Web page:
U17 Day 2 Recap – 2011 Women’s National Championships
Women’s U17 National Championship – Day 2
Game 1 – Saskatchewan 85 PEI 49
PEI dug themselves in a whole in the first half of this game, coming into the 3rd quarter down 46-16. A huge reason for this deficit was the size disadvantage that PEI’s bigs faced having to guard Quinn Dornstauder; who was extremely active on boards. Dornstauder was able to clean up well around the basket for an easy two on many occasions; sometimes even getting to the line on a made basket. Saskatchewan played a very controlled game and distributed the ball which allowed for 5 players to score in double digits.
Having no inside presence was perhaps the biggest factor in this loss for PEI. Defensive rebounding was an area which the girls struggled as a result of not having size. Saskatchewan racked up 38 points from inside whereas PEI only had six. Near the end of the 3rd quarter and at the beginning of the 4th PEI begin to attack more and get Saskatchewan’s forwards and centre in foul trouble but this was too late in the game for a comeback. Ultimately PEI was crushed 85-49, however, this was not the only blowout of day two so they shouldn’t feel too bad, rather take it in as a learning experience to box out better for their next game.
Game 2 – Ontario 86 Alberta 41
It’s a no brainer that Alberta would’ve had to play the game of their lives to come out with a win over this
stacked Team Ontario squad. Both teams came out relentless and on the attack with a back and forth scoring frenzy between Dakota Whyte of Ontario and Renee Byrne of Alberta, for 7 points a piece. This wouldn’t last for long as team Ontario would begin to dominate on the glass for second and third chances to score while creating tough shots for Alberta on the opposite end.
Alberta would regroup during a timeout and come back in the game playing a tight woman to woman defense which created tougher shots for Ontario. Rather than settling for jumpers all Albertans were driving the lane where they forced Ontario to foul and converted into points. The only shooter on the floor at this time for Alberta was Maddie Rogers. Alberta was within seven coming into the 3rd but was only able to put up 8 points leaving them behind Ontario 60-33.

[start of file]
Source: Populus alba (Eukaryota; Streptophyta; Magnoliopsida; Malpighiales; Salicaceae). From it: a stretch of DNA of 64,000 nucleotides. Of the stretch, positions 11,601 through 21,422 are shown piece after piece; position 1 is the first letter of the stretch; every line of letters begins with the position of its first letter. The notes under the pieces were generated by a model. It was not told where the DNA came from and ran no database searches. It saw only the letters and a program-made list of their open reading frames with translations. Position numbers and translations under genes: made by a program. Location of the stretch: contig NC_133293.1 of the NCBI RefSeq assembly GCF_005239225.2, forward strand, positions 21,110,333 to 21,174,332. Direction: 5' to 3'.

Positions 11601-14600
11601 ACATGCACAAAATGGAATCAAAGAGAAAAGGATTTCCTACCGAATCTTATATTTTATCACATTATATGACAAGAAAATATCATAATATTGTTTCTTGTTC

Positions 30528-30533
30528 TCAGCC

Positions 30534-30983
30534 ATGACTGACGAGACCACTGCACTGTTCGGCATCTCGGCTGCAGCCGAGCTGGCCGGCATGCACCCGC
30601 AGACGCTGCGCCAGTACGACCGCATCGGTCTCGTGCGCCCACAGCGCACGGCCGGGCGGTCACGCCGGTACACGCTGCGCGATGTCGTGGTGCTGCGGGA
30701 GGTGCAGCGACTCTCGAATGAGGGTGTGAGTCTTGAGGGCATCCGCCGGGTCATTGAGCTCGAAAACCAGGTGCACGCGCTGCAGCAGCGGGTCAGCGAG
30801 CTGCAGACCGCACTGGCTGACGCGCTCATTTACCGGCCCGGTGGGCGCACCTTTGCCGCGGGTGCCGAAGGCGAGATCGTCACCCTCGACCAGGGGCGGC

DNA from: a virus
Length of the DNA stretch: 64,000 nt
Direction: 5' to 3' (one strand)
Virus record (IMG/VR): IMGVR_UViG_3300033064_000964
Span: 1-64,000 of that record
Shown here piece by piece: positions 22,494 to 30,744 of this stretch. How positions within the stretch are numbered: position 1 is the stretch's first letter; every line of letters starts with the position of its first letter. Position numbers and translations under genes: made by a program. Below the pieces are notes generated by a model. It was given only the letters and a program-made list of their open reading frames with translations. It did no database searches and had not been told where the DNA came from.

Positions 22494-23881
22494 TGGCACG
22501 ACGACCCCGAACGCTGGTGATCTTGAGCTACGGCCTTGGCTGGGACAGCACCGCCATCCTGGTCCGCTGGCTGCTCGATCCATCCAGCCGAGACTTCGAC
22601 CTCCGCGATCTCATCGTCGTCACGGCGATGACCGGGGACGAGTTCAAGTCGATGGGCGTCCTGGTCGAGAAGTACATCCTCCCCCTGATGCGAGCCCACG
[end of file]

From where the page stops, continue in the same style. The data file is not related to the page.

Alberta’s Head Coach, Erin McAleenan comments after the game on how rebounding played a part in this loss, “we were doing a good job finding a body and making contact, but what we weren’t doing is pushing back against their contact. There’s big trouble when a 5’10, 5’11 forward for us is trying to box out against a 6’3 or 6’4 girl. If you don’t push back their hands are above ours”.
Game 3 – Quebec 79 Nova Scotia 40
Quebec is arguably the most stacked team in this year’s Championships. It doesn’t play in the favour of other teams that their roster includes 3 players who suited up for the 2011 Cadette Women’s National Team. Those players are Sophie Beaudry and the Caron-Goudreau sisters, Audrey and Khaleann who all play the centre position. Hold on it gets better; the sisters both have smooth handles that allows them to take the ball out to the perimeter to stretch out the defense.
Allison Keough played hard until the last minutes as she pitched in for 10 points and 13 rebounds. Even with the help of Menderia Smith late in the game this was not enough to get them out of a slump; as there were no other major contributions in terms of scoring. Quebec had so many weapons sitting on the bench that it didn’t matter who came on the court, they were going to get the job done.
Game 4 – British Columbia 76 New Brunswick 35
Let’s just say that the trees got in the way for New Brunswick. All three BC centres; Ruth Hamblin, Kolbie Orum and Emma Wolfram combined for 43 points. NB forwards did everything they could to keep BC’s bigs from camping inside, however size and weight played a huge factor in gaining the best rebounding position.
Either NB had no fuel left in the tank or just not enough options on offense for scoring. The highest scorer for the losing team was Laura Kaye who had a quite 8 points, while the team shot 16% from the field. This did not in any way discourage the girls from the east as they kept battling until the last seconds; they showed class and determination all the way through.